To explain: when you switch on the e-Pedal, you do all your driving with the accelerator. This means you accelerate, decelerate and stop by the pressure you put on the gas. Unless it’s an out-and-out emergency, you don’t ever have to touch the brake pedal.
Nissan says it’s invented this system in order to take regenerative braking to the next level. As soon as you lift your foot off the gas, the immediate braking sends energy to the battery, which can maximize your mileage.
During my 20-minute test run, I was on a Las Vegas expressway and I switched on the system and I got going faster than the posted speed limit. I took my foot off the gas. Instead of coasting and gradually slowing down, as I have been used to for the last 55-plus years, the brake went on immediately, and I found myself stopping. In order to keep from being rear-ended on that expressway, I had to get back on the accelerator — fast.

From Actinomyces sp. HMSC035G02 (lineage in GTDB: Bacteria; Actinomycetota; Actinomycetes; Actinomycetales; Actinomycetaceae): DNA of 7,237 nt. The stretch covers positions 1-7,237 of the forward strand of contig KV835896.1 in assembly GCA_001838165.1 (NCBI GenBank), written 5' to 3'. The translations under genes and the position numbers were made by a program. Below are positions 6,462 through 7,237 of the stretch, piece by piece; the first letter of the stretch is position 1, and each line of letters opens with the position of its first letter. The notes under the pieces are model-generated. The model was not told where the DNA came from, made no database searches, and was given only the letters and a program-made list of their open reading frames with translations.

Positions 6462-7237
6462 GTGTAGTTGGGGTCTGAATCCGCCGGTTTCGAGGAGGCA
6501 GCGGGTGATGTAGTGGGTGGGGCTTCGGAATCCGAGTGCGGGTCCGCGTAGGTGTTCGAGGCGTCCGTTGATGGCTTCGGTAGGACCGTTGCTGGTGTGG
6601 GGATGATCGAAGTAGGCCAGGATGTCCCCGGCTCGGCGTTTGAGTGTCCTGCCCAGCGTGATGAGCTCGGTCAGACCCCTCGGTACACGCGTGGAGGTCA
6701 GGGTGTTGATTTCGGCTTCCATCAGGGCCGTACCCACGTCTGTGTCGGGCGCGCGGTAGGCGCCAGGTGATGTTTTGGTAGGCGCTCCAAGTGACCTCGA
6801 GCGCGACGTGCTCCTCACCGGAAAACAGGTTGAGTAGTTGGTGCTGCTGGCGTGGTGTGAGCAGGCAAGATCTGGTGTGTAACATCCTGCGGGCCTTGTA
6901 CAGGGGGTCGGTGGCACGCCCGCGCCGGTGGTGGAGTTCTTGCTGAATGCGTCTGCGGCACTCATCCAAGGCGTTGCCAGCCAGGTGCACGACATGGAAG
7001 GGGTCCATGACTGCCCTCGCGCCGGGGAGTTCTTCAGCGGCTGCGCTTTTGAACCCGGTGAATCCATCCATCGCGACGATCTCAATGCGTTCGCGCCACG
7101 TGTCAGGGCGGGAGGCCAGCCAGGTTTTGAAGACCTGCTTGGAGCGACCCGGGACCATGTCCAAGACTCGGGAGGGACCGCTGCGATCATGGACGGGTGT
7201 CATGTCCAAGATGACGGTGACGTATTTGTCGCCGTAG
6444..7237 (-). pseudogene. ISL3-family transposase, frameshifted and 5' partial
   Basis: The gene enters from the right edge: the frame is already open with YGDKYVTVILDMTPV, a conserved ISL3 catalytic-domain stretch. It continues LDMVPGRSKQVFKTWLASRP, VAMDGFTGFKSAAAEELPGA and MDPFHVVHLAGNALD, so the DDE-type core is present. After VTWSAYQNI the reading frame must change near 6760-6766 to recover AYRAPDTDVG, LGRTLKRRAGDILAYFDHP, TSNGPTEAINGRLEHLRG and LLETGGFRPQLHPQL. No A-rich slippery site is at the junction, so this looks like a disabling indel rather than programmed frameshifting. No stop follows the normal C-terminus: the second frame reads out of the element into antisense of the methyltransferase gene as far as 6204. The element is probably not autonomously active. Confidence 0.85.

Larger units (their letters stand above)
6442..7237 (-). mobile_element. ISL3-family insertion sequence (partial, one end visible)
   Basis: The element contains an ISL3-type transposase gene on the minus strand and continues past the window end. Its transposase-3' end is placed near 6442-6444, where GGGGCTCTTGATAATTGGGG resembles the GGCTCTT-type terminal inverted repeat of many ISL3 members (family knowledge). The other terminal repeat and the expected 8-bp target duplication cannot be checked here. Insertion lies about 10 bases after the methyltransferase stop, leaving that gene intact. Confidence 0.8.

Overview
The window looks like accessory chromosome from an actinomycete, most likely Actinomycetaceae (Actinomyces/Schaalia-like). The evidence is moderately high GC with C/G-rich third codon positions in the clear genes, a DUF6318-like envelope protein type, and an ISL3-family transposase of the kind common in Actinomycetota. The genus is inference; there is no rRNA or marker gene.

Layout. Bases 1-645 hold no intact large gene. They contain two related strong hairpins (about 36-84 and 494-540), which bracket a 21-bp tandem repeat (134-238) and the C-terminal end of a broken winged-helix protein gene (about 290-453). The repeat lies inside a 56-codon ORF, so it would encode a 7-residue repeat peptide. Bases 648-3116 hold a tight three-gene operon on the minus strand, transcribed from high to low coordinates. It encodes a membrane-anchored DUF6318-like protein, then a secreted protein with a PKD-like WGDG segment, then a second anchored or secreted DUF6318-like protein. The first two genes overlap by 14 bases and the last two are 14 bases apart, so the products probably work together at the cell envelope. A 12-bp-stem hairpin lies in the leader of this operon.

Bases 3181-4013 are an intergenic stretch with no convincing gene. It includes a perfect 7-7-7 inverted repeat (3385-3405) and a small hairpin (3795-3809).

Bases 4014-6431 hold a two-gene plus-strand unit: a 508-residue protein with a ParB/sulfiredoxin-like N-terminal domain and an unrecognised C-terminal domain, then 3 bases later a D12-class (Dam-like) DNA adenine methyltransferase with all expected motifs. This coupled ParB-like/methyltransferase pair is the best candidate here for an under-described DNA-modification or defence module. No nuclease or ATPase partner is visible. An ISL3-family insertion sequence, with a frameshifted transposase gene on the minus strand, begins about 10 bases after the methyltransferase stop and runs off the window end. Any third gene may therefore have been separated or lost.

If I had not done that — goosed it — the system would have stopped the car completely. Nissan says the car won’t move, even on uphill slopes, until the driver hits the gas pedal again.
I suppose …
I imagine the e-Pedal is something that a driver could get used to. And, remember: you don’t have to switch it on. But Nissan has gone to a lot of time and trouble with this, and there is an expectation that it will be used, so if you purchase a new Leaf, be prepared to adjust your driving accordingly.
SCORE 8 out of 10
Nissan Canada’s President talks up the 2018 Leaf EV
Nissan Canada President Joni Paiva was front-and-centre in Las Vegas 10 days ago at UNLV’s Thomas & Mack Center, where the 2018 Nissan Leaf EV had just been introduced. He looked excited.
“It’s a brand-new car,” he answered, when asked if he was happy with the product.
“It’s always exciting to launch a brand new model into the lineup,” he added. “It’s our flagship; an EV with a full set of Nissan technologies — proPILOT Assist, connectivity, automatic emergency braking. There’s a long list.”